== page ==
Additional specific individuals at Providence College deserve special mention: students Josef Ricci ’18 and Sara Conway ’21 performed innumerable tasks relating to the physical production of the text, its content, and the acquisitions of photographs, rights, and other pertinent information. Their supervisor, Harriet Pappas, provided release time for them and technical support, often at a moment’s notice.

Artists and their representatives often went above and beyond their usual tasks and regulations to facilitate our work. Among them, we owe special thanks to Caroline Shaw, Zaha Hadid Architects, Jake Zellweger at Metro Pictures, Brent Sikkema at Sikkema Jenkins & Co., Katherine Wilson, dance archivist at the National Ballet of Canada, Toronto, Mary Cynthia McGowan, assistant to Diane Paulus, and Karla Merrifield, photo archivist to Yoko Ono. Among our colleagues at Peter Lang, Inc., we extend our gratitude most especially to Kathryn Harrison and Erika Hendrix. Erika has been a careful and conscientious editor and problem-solver, and this book is much the better for that. For the intellectual generosity and insight of our contributing authors, without whom there would be no book, or at the very least, a lesser book, we are grateful beyond words. And at last, our deepest thanks must go to the artists, themselves, who have illuminated our intellectual, aesthetic, social, political, and spiritual lives with their creative genius against all odds; to paraphrase the rallying cry of all determined women in the 21st century, “nevertheless, they persisted.”


XVIII, 334
ISBN (Softcover)
Publication date
2021 (June)
New York, Bern, Berlin, Bruxelles, Oxford, Wien, 2020. XVIII, 334 pp., 26 b/w ill., 1 tables

Biographical notes

Deborah J. Johnson (Volume editor) Wendy Oliver (Volume editor)

Deborah J. Johnson is Professor of Modern and Contemporary Culture at Providence College in the Art History and Women’s Studies departments. She is the author of several books, scholarly articles, and museum catalogs, two of which won national awards. She received her PhD from Brown University. Wendy Oliver, Professor of Dance and Women & Gender Studies at Providence College, chairs the Department of Theatre, Dance, and Film. She is the author/editor of articles and books on dance and gender, dance history, and criticism. She holds an EdD from Columbia University.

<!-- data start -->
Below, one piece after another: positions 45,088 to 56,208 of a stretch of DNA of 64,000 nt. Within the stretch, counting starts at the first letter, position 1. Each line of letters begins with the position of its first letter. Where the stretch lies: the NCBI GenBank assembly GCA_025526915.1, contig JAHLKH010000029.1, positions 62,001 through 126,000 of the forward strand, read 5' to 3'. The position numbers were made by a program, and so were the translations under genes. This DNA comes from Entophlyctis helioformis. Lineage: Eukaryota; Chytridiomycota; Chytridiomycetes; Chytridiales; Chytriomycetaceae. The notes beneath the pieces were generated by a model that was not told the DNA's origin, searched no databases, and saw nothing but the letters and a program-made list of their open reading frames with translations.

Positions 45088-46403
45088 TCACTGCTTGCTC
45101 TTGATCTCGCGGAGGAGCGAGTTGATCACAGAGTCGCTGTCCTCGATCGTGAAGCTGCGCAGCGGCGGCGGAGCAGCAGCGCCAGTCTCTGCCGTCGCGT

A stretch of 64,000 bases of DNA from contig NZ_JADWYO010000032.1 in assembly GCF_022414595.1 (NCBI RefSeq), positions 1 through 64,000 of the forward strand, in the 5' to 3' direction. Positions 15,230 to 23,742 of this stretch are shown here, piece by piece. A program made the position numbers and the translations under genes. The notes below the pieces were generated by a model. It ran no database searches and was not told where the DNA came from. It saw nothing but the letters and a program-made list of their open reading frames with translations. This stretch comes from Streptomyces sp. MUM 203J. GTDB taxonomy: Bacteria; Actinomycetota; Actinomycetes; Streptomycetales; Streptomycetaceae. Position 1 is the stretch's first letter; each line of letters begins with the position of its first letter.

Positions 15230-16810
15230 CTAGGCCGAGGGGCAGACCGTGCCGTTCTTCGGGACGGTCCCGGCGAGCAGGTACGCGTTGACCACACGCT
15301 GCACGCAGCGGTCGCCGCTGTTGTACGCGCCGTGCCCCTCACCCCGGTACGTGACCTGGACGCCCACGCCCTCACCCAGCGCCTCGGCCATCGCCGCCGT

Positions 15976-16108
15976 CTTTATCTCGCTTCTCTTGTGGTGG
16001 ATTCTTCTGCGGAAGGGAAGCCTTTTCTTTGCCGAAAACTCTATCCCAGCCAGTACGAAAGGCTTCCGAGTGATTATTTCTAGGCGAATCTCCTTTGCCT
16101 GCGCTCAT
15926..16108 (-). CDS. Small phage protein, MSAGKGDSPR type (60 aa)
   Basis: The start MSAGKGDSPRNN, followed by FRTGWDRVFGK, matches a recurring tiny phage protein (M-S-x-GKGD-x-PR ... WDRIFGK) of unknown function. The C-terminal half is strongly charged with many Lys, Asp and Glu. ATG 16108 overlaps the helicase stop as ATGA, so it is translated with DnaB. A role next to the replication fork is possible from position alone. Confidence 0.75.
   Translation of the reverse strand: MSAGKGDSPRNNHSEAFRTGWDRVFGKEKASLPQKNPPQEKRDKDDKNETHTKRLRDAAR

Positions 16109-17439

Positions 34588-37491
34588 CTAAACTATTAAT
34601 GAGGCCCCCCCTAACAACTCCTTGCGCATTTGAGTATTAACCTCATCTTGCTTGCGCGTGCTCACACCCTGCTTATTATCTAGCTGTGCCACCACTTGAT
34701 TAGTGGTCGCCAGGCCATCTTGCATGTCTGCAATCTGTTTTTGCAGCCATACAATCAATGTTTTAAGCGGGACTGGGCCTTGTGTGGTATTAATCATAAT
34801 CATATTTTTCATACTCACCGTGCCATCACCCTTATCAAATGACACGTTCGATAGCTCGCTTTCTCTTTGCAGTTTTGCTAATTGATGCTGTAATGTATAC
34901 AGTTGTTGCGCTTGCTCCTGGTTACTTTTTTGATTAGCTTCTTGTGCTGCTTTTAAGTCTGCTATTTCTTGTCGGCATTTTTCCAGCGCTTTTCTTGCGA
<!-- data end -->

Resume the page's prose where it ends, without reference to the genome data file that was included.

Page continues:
Title: Women Making Art
book preview page numper 1
book preview page numper 2
book preview page numper 3
book preview page numper 4
book preview page numper 5
book preview page numper 6
book preview page numper 7
book preview page numper 8
book preview page numper 9
book preview page numper 10
book preview page numper 11
book preview page numper 12
book preview page numper 13
book preview page numper 14
book preview page numper 15
book preview page numper 16
book preview page numper 17
book preview page numper 18
book preview page numper 19
book preview page numper 20
book preview page numper 21
book preview page numper 22
book preview page numper 23
book preview page numper 24
book preview page numper 25
book preview page numper 26
book preview page numper 27
book preview page numper 28
book preview page numper 29
book preview page numper 30
book preview page numper 31
book preview page numper 32
book preview page numper 33
book preview page numper 34
book preview page numper 35
book preview page numper 36
book preview page numper 37
book preview page numper 38
book preview page numper 39
book preview page numper 40
353 pages